Update on Shreiner-Concord Cemetery

Dear friends,

I am happy to have news to share regarding the Poetry Paths project at Shreiner-Concord Cemetery. Thanks in advance for sharing this email with your neighbors at Shreiner Concord.

Last week the Shreiner-Concord board and Poetry Paths staff met to discuss the outcome of the Selection Committee’s meeting regarding the two artists’ proposals we had solicited and received for the Cemetery.

To start, both the Selection Committee and the Board determined that they would not want to choose either proposal for the Cemetery.  For a variety of reasons, neither proposal seemed to the Board to be the right fit for the Cemetery.  The Board was also mindful of the fact that the Cemetery is very much a work-in-progress, with an abundance of historic and community significance that is still being tapped.  It was decided that now is not the time for the Board to commission and install a piece of art that would be as extensive as both pieces that were proposed.

The Board did conclude that it would like to continue to work with Poetry Paths to commission a piece that would be the right fit for the Cemetery.  Board members concluded that they would like to work with one of the two artist-finalists to commission a piece of functional, architectural seating that will be installed in the Cemetery. This piece will incorporate the poems that the Board has already selected.

In upcoming weeks, the Board will work with the artist to develop a final design for the piece.  We’ll be sure to post further news about this project as we have it.

Thanks to all for your continued interest in Poetry Paths, here and at all of our sites!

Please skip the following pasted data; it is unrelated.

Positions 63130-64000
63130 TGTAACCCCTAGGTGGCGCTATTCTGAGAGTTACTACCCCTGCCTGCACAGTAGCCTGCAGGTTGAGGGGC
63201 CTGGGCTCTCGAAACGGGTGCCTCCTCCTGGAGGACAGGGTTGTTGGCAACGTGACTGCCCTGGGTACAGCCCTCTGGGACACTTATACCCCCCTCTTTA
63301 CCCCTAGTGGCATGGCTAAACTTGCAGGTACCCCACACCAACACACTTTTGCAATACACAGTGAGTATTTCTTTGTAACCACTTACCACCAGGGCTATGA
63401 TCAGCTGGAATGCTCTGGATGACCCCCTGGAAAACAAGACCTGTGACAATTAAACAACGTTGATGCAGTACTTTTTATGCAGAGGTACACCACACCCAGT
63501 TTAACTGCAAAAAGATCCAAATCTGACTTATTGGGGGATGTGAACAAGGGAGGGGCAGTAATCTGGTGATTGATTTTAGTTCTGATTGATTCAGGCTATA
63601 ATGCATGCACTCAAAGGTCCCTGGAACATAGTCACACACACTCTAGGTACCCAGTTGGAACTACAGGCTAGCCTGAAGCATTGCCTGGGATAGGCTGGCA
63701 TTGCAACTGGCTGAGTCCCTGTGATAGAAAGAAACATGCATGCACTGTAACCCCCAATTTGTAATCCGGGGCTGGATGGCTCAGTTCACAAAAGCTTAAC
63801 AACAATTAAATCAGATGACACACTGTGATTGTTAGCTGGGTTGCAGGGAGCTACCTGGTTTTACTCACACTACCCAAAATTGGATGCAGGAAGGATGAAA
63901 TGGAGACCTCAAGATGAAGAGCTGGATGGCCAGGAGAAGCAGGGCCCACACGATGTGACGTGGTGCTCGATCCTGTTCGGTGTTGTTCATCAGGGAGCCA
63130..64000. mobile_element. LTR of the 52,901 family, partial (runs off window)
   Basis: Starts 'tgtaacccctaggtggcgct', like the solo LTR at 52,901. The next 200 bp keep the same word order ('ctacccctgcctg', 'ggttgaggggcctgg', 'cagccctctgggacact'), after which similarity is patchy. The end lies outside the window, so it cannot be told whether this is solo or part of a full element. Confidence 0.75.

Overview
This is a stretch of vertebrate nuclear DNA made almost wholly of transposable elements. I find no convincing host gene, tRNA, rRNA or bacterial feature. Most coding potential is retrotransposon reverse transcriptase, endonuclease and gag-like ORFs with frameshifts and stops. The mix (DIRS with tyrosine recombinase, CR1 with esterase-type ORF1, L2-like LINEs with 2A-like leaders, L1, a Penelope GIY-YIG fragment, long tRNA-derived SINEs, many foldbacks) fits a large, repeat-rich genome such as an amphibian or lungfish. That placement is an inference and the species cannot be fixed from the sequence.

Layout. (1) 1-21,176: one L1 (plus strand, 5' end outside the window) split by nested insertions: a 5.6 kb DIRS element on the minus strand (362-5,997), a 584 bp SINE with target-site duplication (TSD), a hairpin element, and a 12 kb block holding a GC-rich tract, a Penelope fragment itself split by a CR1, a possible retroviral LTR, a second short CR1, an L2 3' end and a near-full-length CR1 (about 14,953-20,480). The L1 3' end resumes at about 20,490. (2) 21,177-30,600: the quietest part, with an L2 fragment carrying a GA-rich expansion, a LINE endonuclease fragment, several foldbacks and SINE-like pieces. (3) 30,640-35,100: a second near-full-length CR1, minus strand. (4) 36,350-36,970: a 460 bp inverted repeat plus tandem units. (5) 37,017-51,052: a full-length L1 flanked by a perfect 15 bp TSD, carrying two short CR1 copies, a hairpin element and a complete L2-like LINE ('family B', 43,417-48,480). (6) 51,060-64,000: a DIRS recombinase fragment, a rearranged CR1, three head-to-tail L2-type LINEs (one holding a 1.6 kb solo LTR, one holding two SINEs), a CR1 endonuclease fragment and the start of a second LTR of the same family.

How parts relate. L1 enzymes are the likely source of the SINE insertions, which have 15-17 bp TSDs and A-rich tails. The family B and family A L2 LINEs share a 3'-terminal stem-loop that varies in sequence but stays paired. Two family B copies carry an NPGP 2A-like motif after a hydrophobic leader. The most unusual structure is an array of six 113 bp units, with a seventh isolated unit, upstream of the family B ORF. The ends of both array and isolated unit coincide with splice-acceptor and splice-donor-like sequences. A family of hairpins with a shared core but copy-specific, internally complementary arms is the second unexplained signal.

Kerry & Tashya


Posted in On the Street | Leave a comment

Podcast on Poetry Paths at PCA&D

THE LANCAST has just published an insightful podcast interviewing the artists, poet and partners from the Poetry Paths piece at Pennsylvania College of Art & Design. Read more and download here .

Posted in In the News | Leave a comment

Answering your questions about the process we used at Shreiner-Concord

Several people have written to us to ask if they could see the other artists’ proposals we received for Shreiner-Concord Cemetery. In fact, we only solicited two proposals from artists for the site, and we have presented both of these proposals to the public. We thought we might help clear up any confusion if we explained the process we have used to reach the stage of having proposals by artists for the public to review.  We’ve shared this list of steps with the members of the Board of Shreiner-Concord Cemetery who served on the Selection Committee, and they agree with our version of this history.  Here it is:

In 2010, we met with the S-C board to invite their involvement.  The Board then voted to pursue a possible Poetry Paths piece at Shreiner Concord, and they designated a selection committee of three to choose the poems and work with us to select an artist.  In January of 2011, we drafted a Request for Poems for S-C and vetted it with the Shreiner Concord selection committee.  In early February, we sent the Call out nationally, and we received poems by about 15 living poets to be considered for the site.

We also gathered poems by Lancaster public school children and deceased poets for the selection committee’s consideration.  The committee and other Board members also submitted several historic texts for consideration.  In March 2011, the selection committee chose an array of five to six poems by both living and dead writers to be included in a piece of art.  The Board agreed with the committee’s selections.